Usually nothing happens on the outside (physically) as we tarry, but as we abide in the secret place, it becomes a public place, so much so that wherever we go, the atmosphere changes. Some call it “carrying the presence of God” but it is just the results of abiding in the secret place for long.
As we continue in the secret place behind the veil, we’ll get to separate the physical secret place of fellowship from the spiritual, so that even though we may not be at our places of prayer, we can enter the secret place anytime and anywhere because we’ve found the route there.
We get to know that there’s no difference between the atmosphere of a prayer meeting and that of our kitchens. God’s Omnipresence is substituted for His Very Presence. Everywhere then becomes the secret place.
As you abide, just like Elijah, you’ll become conscious of the supernatural without having to physically see them.

Hebrews 12:22 tells us about Mount Zion to make us “know” what is there and not to “see” what’s there. The writer wouldn’t have described what’s there if we could all see it. Mount Zion is the place of walking in the consciousness of God, and the heavenly host.
But what do we experience at Mount Sinai? Mount Sinai is the place of dramatic encounters. The place we hear and see God for ourselves and tremble. But as we get down from Mount Sinai, we must not refuse to walk in its consciousness.

We are like seeds. The soil of personal fellowship is what will make us sprout. Men may not see us as we’re planted in the earth nevertheless the more we remain in the soil, inevitably, we’ll sprout and men cannot but notice the change.
The secret place is our soil. The secret place is a little farther than a Bible study and prayer life.
We should not only visit the secret place frequently; we must abide there in order to ever grow.

Written By Elson

Got Questions: What Is The Gospel?

Question: “What is the gospel?”

Answer: The word gospel literally means “good news” and occurs 93 times in the Bible, exclusively in the New Testament. In Greek, it is the word euaggelion, from which we get our English words evangelist, evangel, and evangelical. The gospel is, broadly speaking, the whole of Scripture; more narrowly, the gospel is the good news concerning Christ and the way of salvation.

The key to understanding the gospel is to know why it’s good news. To do that, we must start with the bad news. The Old Testament Law was given to Israel during the time of Moses (Deuteronomy 5:1). The Law can be thought of as a measuring stick, and sin is anything that falls short of “perfect” according to that standard. The righteous requirement of the Law is so stringent that no human being could possibly follow it perfectly, in letter or in spirit. Despite our “goodness” or “badness” relative to each other, we are all in the same spiritual boat—we have sinned, and the punishment for sin is death, i.e. separation from God, the source of life (Romans 3:23). In order for us to go to heaven, God’s dwelling place and the realm of life and light, sin must be somehow removed or paid for. The Law established the fact that cleansing from sin can only happen through the bloody sacrifice of an innocent life (Hebrews 9:22).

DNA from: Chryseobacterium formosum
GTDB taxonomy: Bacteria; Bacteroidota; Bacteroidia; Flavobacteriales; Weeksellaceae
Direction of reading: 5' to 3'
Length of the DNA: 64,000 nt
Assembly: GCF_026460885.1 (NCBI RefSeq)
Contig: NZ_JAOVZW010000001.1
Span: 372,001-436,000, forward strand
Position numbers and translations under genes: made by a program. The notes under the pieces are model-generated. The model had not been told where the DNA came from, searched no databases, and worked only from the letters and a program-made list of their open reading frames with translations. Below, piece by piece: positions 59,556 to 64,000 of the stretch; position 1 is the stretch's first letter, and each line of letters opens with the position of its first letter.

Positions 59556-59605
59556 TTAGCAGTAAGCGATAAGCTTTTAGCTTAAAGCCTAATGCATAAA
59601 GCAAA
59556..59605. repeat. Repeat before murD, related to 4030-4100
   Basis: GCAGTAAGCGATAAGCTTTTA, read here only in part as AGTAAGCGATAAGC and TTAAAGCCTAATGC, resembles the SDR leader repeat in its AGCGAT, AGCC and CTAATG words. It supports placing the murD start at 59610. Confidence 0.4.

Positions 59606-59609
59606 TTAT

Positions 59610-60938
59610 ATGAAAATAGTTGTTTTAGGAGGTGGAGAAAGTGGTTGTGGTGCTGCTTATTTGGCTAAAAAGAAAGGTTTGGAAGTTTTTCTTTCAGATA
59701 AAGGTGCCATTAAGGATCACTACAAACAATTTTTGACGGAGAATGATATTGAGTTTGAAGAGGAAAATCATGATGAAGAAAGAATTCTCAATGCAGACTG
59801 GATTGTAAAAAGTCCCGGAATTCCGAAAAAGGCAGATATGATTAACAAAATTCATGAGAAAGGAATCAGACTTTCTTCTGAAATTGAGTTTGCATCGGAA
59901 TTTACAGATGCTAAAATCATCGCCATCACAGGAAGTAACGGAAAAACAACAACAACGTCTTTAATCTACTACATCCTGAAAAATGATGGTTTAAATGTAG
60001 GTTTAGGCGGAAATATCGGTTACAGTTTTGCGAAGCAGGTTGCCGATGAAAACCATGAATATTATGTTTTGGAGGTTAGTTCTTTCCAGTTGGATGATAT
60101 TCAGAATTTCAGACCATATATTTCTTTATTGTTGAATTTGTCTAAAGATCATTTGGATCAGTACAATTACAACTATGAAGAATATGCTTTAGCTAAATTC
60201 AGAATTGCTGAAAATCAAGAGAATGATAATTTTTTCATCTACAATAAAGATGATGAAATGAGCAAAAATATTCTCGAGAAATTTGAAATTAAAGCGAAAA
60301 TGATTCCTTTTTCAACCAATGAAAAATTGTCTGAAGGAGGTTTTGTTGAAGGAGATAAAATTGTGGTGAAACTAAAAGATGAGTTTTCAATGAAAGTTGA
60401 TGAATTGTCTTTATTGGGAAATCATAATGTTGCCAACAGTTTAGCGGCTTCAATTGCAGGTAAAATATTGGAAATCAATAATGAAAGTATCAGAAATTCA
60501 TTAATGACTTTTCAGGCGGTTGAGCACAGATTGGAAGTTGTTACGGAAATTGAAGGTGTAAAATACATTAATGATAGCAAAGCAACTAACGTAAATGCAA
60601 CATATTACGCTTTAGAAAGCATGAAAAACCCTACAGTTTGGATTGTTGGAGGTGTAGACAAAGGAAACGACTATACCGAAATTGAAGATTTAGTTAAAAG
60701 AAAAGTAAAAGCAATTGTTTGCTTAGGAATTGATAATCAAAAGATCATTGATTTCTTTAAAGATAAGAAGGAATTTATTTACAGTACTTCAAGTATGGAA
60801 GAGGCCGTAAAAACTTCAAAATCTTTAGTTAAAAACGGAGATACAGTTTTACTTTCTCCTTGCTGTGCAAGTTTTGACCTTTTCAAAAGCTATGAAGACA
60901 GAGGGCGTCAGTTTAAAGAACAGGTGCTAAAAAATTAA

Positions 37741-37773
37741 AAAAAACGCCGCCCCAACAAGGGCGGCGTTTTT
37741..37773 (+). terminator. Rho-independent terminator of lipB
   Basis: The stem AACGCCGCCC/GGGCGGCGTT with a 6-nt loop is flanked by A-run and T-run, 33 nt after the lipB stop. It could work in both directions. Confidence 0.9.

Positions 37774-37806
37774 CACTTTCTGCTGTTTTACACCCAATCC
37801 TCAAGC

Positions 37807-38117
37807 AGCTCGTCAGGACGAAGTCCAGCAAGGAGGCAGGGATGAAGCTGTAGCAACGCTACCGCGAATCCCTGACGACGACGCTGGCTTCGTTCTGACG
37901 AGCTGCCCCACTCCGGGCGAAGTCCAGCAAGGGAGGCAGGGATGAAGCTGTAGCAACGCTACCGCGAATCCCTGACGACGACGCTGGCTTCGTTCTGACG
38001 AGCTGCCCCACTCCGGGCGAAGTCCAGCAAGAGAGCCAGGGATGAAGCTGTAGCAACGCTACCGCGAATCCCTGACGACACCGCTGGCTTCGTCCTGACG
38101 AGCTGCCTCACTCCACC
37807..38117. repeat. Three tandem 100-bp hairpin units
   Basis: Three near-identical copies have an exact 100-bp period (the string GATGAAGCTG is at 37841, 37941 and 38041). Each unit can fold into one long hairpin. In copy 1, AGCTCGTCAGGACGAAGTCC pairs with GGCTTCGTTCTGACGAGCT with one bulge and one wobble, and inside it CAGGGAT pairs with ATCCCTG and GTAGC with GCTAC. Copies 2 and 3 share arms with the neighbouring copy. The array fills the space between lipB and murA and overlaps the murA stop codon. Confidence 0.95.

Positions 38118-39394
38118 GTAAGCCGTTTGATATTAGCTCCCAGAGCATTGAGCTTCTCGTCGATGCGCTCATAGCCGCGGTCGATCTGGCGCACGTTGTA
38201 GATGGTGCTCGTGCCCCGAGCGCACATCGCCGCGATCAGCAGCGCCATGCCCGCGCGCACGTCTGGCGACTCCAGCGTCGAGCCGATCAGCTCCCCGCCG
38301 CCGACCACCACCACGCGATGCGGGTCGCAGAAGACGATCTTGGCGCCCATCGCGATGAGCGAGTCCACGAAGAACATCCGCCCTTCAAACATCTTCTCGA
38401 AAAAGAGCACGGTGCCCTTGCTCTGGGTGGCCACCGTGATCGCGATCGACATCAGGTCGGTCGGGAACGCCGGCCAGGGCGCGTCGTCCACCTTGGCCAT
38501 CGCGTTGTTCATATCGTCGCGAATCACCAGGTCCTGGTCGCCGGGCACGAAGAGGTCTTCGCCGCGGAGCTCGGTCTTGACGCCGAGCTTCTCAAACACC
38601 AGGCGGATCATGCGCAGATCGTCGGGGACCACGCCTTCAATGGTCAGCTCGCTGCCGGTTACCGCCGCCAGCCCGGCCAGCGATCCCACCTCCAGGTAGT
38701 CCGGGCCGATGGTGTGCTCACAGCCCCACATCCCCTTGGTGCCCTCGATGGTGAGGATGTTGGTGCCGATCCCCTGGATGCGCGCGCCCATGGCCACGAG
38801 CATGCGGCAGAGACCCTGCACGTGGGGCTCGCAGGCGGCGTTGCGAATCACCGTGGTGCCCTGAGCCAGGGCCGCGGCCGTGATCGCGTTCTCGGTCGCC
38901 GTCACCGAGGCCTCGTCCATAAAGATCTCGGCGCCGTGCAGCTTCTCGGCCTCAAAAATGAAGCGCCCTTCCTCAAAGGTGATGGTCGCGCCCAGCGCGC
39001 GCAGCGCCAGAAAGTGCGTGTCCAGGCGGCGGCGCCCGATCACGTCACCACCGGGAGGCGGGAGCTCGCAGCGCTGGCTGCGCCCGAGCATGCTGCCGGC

The gospel involves Jesus’ death on the cross as the sin offering to fulfill the Law’s righteous requirement (Romans 8:3–4; Hebrews 10:5–10). Under the Law, animal sacrifices were offered year after year as a reminder of sin and a symbol of the coming sacrifice of Christ (Hebrews 10:3–4). When Christ offered Himself at Calvary, that symbol became a reality for all who would believe (Hebrews 10:11–18). The work of atonement is finished now, and that’s good news.

The gospel also involves Jesus’ resurrection on the third day. “He was delivered over to death for our sins and was raised to life for our justification” (Romans 4:25). The fact that Jesus conquered sin and death (sin’s penalty) is good news, indeed. The fact that He offers to share that victory with us is the greatest news of all (John 14:19).

The elements of the gospel are clearly stated in 1 Corinthians 15:3–6, a key passage concerning the good news of God: “For what I received I passed on to you as of first importance: that Christ died for our sins according to the Scriptures, that he was buried, that he was raised on the third day according to the Scriptures, and that he appeared to Cephas, and then to the Twelve. After that, he appeared to more than five hundred of the brothers and sisters at the same time, most of whom are still living.” Notice, first, that Paul “received” the gospel and then “passed it on”; this is a divine message, not a man-made invention. Second, the gospel is “of first importance.” Everywhere the apostles went, they preached the crucifixion and resurrection of Christ. Third, the message of the gospel is accompanied by proofs: Christ died for our sins (proved by His burial), and He rose again the third day (proved by the eyewitnesses). Fourth, all this was done “according to the Scriptures”; the theme of the whole Bible is the salvation of mankind through Christ. The Bible is the gospel.

“I am not ashamed of the gospel, because it is the power of God that brings salvation to everyone who believes: first to the Jew, then to the Gentile” (Romans 1:16). The gospel is a bold message, and we are not ashamed of proclaiming it. It is a powerful message, because it is God’s good news. It is a saving message, the only thing that can truly reform the human heart. It is a universal message, for Jews and Gentiles both. And the gospel is received by faith; salvation is the gift of God (Ephesians 2:8–9).

The gospel is the good news that God loves the world enough to give His only Son to die for our sin (John 3:16). The gospel is good news because our salvation and eternal life and home in heaven are guaranteed through Christ (John 14:1–4). “He has given us new birth into a living hope through the resurrection of Jesus Christ from the dead, and into an inheritance that can never perish, spoil or fade. This inheritance is kept in heaven for you” (1 Peter 1:3–4).